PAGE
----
The ‘loneliest’ child in Bangladesh
Shafiqul Alam/Bureau Chief at AFP News Agency
Arnob Sarker is the loneliest child in Bangladesh. At a state-run primary school at Moynapur village on the Jessore-Khulna border, the seven-year-old child is the only student for nine teachers. The school isn’t shut down yet and each morning Arnob, from the low-caste Hindu community of the village, comes to attend the classes alone. It is a privilege to get all the attention of your teachers and it is also an eerily scary business.Two news on the one-student school appeared in Dhaka-based newspapers this week. Bonik Barta broke the news and has even sent its Khulna correspondent to write the story to delve deep into the reasons. Dainik Ittefaq also carried a story. But it is more matter-of-fact journalism, just highlighting the record-breaking incident.
But if you scrub the surface, it reveals some disturbing patterns — things which will haunt Bangladeshi policy makers more frequently in the coming years.
Bonik Barta says the Total Fertility Rate of the Moynapur village has declined to 0.24, much lower than the replacement level of two percent. It said the village hasn’t had a child born for years. And it also highlighted how rural poverty has triggered a slow migration of villagers to the cities and nearby urban centres — cities like Khulna and Jessore or fast-growing sub-district rural towns like Keshabpur, Dumuria or even Chuknagar.
But there are also deeply troubling issues. The school is at the heart of Moynapur village, which is predominantly Hindu, who are mostly fishermen and farmers. The lonely student highlights the declining birth rates among the country’s Hindus. It appears to be a mystery, but it is a growing fact of life in rural areas that Hindus are taking fewer children. Is it related to any health issues, which particularly afflict the people of Hindu faith here? Or are they hungry for a quality of life of their children and that’s why they are taking fewer children? Or don’t they think Muslim-majority Bangladesh is a safer place for their children? Or is rising salinity to blame for depleting sperm counts and therefore birth rates in the region?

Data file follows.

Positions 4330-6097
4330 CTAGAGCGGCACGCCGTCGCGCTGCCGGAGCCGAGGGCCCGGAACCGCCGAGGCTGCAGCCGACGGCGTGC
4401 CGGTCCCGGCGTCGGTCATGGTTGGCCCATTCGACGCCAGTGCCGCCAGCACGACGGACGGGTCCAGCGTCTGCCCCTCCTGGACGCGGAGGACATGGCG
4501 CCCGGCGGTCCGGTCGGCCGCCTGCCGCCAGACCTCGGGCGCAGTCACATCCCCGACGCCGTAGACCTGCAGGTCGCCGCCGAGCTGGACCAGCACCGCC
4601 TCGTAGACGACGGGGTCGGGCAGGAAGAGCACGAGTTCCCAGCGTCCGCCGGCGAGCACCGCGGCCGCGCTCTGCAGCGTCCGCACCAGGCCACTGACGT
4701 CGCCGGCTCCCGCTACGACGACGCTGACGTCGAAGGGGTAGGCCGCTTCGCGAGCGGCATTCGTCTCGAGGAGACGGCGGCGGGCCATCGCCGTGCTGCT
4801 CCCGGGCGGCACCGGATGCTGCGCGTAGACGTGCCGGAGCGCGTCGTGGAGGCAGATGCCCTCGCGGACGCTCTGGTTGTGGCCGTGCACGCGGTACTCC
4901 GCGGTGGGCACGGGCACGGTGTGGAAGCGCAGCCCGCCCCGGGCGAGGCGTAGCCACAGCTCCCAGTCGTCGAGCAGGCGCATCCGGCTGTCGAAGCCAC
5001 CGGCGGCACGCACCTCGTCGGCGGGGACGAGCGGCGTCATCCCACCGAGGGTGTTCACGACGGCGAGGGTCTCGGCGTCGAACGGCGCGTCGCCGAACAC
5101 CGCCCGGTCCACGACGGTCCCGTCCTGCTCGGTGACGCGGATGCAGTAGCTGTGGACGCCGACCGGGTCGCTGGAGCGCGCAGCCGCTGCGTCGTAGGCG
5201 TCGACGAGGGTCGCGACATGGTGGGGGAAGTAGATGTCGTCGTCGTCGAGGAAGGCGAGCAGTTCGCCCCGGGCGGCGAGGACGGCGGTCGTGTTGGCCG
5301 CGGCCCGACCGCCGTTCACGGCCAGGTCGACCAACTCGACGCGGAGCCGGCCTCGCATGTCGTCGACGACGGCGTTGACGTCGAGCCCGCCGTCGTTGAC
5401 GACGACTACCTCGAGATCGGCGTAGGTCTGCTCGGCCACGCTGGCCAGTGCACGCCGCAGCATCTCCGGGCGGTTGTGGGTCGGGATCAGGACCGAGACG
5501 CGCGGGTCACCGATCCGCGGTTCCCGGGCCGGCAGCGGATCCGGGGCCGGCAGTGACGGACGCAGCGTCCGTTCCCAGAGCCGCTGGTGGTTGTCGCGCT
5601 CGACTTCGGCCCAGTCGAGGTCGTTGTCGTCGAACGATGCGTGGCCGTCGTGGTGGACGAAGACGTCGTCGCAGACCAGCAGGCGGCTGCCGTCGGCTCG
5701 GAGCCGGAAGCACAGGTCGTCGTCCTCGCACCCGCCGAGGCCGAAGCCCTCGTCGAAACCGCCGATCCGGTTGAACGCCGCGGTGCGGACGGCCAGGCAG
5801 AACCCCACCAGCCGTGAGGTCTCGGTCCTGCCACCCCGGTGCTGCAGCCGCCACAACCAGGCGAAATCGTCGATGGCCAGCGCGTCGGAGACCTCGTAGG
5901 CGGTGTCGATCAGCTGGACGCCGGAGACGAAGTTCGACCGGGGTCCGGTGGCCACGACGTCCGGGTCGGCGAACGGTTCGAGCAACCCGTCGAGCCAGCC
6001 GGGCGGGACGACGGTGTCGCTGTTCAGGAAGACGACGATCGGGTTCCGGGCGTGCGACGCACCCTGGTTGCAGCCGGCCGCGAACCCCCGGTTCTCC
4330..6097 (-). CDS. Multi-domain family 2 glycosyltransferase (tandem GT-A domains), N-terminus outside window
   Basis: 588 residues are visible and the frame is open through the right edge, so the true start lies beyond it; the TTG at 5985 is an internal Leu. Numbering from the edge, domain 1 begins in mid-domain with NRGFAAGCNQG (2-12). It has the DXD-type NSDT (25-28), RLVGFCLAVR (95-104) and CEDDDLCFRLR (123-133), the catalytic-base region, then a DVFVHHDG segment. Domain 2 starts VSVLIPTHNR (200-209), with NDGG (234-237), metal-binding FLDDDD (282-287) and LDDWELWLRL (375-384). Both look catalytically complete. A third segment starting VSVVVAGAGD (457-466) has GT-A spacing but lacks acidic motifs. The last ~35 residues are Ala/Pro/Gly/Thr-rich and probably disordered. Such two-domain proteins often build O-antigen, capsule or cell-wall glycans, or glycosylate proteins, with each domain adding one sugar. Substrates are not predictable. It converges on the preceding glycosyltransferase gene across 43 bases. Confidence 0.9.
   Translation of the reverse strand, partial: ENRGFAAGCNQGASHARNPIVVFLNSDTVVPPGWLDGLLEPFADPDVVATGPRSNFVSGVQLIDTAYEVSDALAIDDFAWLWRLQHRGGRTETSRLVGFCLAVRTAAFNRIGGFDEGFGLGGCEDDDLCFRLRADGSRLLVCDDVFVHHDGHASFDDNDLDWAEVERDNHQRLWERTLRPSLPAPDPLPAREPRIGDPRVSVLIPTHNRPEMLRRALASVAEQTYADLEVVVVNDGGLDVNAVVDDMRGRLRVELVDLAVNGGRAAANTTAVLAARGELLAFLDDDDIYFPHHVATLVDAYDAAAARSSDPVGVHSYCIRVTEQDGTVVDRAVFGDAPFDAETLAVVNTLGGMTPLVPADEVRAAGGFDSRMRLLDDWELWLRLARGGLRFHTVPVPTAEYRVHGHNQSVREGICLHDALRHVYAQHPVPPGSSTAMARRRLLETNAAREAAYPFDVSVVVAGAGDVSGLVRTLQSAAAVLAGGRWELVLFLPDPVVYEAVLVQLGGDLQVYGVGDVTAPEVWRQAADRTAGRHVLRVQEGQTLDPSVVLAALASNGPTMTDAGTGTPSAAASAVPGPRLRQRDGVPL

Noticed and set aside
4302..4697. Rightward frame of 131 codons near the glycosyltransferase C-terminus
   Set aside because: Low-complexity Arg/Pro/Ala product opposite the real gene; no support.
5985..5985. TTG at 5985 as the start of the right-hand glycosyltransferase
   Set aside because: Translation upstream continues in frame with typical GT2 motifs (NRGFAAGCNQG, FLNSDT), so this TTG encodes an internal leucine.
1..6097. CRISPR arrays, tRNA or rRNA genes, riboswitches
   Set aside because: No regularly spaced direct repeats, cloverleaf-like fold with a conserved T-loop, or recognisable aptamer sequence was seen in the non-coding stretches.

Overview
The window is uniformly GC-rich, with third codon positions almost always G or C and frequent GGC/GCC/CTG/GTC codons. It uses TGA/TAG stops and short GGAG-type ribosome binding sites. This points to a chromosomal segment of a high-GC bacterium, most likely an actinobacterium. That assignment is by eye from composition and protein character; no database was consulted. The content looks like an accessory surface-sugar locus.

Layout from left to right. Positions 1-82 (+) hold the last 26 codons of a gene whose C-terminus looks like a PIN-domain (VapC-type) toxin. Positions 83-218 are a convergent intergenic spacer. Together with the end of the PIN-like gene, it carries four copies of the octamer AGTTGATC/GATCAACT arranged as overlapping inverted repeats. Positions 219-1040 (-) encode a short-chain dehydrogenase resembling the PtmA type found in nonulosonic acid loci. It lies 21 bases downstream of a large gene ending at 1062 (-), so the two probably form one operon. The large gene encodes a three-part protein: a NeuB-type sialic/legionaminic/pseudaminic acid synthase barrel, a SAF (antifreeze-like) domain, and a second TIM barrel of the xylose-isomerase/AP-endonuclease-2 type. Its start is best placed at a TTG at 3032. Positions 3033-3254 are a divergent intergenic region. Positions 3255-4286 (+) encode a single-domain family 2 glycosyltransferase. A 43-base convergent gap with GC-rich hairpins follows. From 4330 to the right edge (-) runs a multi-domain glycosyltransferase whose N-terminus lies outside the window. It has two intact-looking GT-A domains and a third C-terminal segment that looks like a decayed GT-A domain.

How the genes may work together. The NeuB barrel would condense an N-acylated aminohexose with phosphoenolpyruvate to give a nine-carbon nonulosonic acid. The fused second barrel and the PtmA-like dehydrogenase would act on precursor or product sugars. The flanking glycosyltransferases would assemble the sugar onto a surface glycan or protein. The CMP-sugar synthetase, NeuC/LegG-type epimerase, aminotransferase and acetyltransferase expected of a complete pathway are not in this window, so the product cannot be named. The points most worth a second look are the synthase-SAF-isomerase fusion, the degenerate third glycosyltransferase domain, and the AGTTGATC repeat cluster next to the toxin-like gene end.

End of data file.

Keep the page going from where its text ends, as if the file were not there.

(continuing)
We don’t know the full picture. But one thing I have noticed is that there is a massive migration of families from rural areas to the cities and urban centres. And that is happening more among Hindu families. In the villages in Magura where I am from I have seen how they are quitting farming in an increasing number and investing more in the education of their children. And I am sure by 2040, you may not see any sizable Hindu population in the rural areas.
And also the lonely school pokes questions on where we should invest in education. Should we build more state-run schools in rapidly growing urban centres than in places like Moynapur where population is depleting. There are now thousands of Moynapurs across the country. And there are also hundreds of fast growing urban and industrial centres like Meghanghat, which grew into a mid-sized city thanks to an industrialist called Mostofa Kamal. Shouldn’t we build hundreds of new state-run schools here in these new industrial towns and cities?